In the guitar world, there are many legendary things.
One of these legends undoubtedly is the Klon Centaur.
A mythological beast, nonetheless, contained in a golden box. The thing is almost poetic, you see.
But what’s all the fuzz (no pun intended) about it?
And why is it so expensive?
Well, here is a quick answer about what drove the price of the Klon Centaur that high:
The original Klon Centaur was introduced in 1994 and discontinued in 2000. There’s an estimate of 8000 units in the market. This small number of units available, and the hype behind the pedal due to high-profile players such as Jeff Beck, Nels Cline, and John Mayer using it is what drives its price up.
For those who want to stick with me for a bit longer, in this article, I will talk about what makes the Klon Centaur such a desired piece of gear.
After that, I will give you my take on the economics of pedals and gear in general.
Finally, we will discuss if the Klon is worth it, and what are some nice alternatives to it.
Are you ready to get started?
The Klon Centaur is a legendary pedal
The Klon was originally launched in 1994 which might surprise you because is not that long ago.
At least in terms of legendary pieces of gear, when most of them can be dated back to the 50s or 60s.
The production lasted until it was discontinued in 2000, and the number of ponies (as many players call it) is considered to be around 8000.
In terms of tone, the Klon is a mild and very transparent overdrive.
A kind of effect that could even be used as a booster.
Its popularity began to grow when artists like Jeff Beck began using it as their go-to choice in many tours.
People like John Mayer, Nels Cline, Joe Perry, and Matt Schofield are all well-known users of this beast.
And as you might know, particularly when Mayer touches anything, it becomes gold to the player base.
But I’m not implying here that the pedal is not as good, in fact, I think it is an amazing piece of gear and a sound that shaped the tone of many modern players.
It became a reference among manufacturers and musicians.
It’s not uncommon to label overdrives nowadays, with regard to their sound, as more of a tube screamer or a Klon, for instance.
And when a product achieves that kind of generic fame, you know the demand is there.
The thing is, for many of us, that lately, the prices of this very sought-after pedal have skyrocketed.
I’m even afraid of writing down its current average aftermarket price here since it will likely become out of date very quickly.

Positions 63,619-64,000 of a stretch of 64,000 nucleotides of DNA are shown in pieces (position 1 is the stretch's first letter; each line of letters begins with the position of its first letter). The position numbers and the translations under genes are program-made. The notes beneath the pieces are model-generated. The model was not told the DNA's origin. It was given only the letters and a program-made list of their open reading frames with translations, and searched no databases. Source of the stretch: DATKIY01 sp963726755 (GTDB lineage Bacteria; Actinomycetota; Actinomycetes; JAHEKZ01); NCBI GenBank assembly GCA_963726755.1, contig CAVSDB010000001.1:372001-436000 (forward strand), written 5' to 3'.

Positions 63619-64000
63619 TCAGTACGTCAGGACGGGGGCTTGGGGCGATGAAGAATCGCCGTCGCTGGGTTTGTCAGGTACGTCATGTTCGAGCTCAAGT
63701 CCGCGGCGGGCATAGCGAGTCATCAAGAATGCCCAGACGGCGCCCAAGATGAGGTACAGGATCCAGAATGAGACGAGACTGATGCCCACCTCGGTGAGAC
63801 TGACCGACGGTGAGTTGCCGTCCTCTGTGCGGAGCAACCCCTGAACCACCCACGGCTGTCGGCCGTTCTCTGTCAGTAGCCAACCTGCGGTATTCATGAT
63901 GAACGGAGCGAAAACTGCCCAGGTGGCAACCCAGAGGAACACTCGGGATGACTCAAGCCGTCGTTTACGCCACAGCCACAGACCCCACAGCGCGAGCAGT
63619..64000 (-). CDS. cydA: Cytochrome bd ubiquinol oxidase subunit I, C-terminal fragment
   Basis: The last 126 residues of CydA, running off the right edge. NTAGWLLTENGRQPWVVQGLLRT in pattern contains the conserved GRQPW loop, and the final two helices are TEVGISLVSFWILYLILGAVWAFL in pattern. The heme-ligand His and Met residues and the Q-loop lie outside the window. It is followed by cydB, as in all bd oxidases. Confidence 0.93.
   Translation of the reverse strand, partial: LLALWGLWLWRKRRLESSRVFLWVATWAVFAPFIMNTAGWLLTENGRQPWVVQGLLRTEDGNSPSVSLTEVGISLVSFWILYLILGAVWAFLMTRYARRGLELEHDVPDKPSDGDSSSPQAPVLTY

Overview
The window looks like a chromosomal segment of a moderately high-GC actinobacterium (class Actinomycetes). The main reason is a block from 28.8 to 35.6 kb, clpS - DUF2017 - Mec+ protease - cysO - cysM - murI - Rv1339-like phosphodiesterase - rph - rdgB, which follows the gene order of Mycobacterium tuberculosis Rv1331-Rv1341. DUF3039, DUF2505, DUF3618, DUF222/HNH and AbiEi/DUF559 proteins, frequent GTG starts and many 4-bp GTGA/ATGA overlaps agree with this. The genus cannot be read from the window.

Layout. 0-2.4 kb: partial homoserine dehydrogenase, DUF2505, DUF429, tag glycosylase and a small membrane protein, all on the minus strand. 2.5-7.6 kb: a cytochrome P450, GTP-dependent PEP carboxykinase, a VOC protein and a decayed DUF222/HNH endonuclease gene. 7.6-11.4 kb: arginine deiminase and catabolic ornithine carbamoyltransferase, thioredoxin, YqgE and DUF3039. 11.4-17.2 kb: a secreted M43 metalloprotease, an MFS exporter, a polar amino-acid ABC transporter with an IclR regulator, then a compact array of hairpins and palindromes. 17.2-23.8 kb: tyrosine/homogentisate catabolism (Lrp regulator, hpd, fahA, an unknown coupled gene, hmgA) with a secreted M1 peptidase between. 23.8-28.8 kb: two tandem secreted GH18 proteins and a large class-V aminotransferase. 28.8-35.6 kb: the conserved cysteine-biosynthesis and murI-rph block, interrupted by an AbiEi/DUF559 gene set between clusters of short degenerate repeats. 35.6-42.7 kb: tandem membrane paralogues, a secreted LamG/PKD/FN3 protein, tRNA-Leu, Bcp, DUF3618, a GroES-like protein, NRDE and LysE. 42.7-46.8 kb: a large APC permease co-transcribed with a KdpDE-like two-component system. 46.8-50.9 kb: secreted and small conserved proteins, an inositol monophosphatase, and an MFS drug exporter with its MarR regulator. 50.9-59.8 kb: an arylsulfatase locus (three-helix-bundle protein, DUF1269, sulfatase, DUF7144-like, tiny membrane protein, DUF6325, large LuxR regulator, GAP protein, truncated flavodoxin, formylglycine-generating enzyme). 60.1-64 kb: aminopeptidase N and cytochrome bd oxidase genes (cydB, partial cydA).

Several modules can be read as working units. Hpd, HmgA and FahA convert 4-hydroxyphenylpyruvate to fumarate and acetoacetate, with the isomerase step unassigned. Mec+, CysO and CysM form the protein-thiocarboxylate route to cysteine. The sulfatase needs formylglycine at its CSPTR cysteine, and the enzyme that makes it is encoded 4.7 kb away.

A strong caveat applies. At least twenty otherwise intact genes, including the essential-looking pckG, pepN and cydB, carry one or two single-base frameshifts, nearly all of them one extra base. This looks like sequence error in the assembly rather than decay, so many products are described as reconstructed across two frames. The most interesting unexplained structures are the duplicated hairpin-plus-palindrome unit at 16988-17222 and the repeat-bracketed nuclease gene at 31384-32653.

You can, however, satiate your curiosity by looking it up on reverb.
Here is a great video from Tyler Larson about his experience getting a Klon:
But why has the Klon become such an expensive pedal with the years?
Is it reasonable?
Well, the free-market economist in me is happy to say “yes, it is”.
It’s just supply and demand, and supply is fixed since no new units (I’m talking about the original pedal here) are being made.
As demand grows, owners of this pedal know that they have the bargaining power in this market. They own the precious Centaur.
You can’t afford it?
That’s a shame. Here are 20 millionaire collectors that can.
Is it fair?
I think so.
At least, up to this point in history, there is no economic system more egalitarian than capitalism.
The thing here is getting to discern price from value.
Does the Klon sound that many times better than any other regular overdrive pedal?
Let’s discuss that.
Should you get a Klon for that price?
Short answer: No. There is no real reason to get a pedal this expensive unless money is not a limiting factor for you.
Of course, if you are a collector or a speculator, and think prices will keep going up, my advice is not for you.
However, if you are a player just looking to dial down the tone you have in your head, and can’t seem to find the answer to achieving it, I can assure you a Klon isn’t it.
Your problem might lie somewhere else.
It’s clear that the Klon doesn’t sound that many times better, as it’s priced, than any of the more affordable alternatives in the market.
But supposing it actually is the holy grail of overdrives, and it’s the best sounding of them all, even in this case you are getting diminishing returns from your money.
A $150 overdrive pedal will most likely be 90% (if not more) as good as the original thing in this imaginary scenario.
And, of course, as with every other popular thing, the market has worked to meet the demand with more affordable and readily available alternatives.
More affordable alternatives to the Klon Centaur
Getting an original Klon is out of the question for many of us, at the moment. But this doesn’t mean we can’t experience, at least to some extent, that mythical tone at home.
Here are my top picks for alternatives to the Klon Centaur:
- Buffalo Audio White Pony (A sentimental pick)
- Wampler Tumnus
- MXR Sugar Drive
- Ceriatone Centura
- Way Huge Conspiracy Theory
And here is an amazing (and hour-long) test of many of these alternatives made by the guys from Andertons:
Hello there, my name is Ramiro and I’ve been playing guitar for almost 20 years. I’m obsessed with everything gear-related and I thought it might be worth sharing it. From guitars, pedals, amps, and synths to studio gear and production tips, I hope you find what I post here useful, and I’ll try my best to keep it entertaining also.